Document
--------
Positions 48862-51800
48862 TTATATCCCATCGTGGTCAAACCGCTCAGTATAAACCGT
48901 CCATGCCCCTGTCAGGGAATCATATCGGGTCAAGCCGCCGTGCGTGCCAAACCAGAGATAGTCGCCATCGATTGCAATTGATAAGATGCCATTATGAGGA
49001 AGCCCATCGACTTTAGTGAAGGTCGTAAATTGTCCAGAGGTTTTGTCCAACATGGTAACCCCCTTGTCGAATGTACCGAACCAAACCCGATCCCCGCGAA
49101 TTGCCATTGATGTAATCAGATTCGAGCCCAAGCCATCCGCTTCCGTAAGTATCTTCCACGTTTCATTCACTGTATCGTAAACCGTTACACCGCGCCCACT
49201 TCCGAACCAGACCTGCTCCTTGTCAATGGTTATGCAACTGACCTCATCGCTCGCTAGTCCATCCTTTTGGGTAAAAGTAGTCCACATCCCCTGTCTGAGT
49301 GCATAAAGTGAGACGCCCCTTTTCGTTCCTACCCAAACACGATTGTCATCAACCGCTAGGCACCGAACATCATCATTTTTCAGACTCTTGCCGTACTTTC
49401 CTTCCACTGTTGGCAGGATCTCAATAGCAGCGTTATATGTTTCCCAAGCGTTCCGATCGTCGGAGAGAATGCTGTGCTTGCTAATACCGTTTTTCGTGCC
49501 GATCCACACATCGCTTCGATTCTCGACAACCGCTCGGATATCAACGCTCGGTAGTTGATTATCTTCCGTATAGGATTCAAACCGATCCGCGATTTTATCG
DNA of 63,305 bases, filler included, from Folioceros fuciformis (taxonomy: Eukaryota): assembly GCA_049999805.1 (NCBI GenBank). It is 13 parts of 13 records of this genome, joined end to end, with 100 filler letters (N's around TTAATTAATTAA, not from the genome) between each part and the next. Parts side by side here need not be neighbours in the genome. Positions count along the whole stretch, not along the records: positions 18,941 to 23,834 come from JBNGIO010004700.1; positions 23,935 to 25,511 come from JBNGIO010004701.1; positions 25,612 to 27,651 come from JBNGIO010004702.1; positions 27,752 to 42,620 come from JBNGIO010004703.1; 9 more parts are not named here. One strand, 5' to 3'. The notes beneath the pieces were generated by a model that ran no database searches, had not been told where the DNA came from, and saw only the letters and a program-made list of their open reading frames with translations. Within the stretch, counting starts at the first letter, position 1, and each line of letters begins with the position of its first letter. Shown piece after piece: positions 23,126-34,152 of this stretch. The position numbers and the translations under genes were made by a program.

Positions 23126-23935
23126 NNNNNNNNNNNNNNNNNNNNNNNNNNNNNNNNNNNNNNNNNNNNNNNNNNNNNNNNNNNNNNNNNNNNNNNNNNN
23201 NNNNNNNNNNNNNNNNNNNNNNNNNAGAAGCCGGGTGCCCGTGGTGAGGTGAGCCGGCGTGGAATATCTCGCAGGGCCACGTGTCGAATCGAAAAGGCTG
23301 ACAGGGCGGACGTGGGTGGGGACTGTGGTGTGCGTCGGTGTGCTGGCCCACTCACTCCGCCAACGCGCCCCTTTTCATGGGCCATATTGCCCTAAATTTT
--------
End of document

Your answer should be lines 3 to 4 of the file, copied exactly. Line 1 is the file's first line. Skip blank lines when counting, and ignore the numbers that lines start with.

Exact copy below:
48901 CCATGCCCCTGTCAGGGAATCATATCGGGTCAAGCCGCCGTGCGTGCCAAACCAGAGATAGTCGCCATCGATTGCAATTGATAAGATGCCATTATGAGGA
49001 AGCCCATCGACTTTAGTGAAGGTCGTAAATTGTCCAGAGGTTTTGTCCAACATGGTAACCCCCTTGTCGAATGTACCGAACCAAACCCGATCCCCGCGAA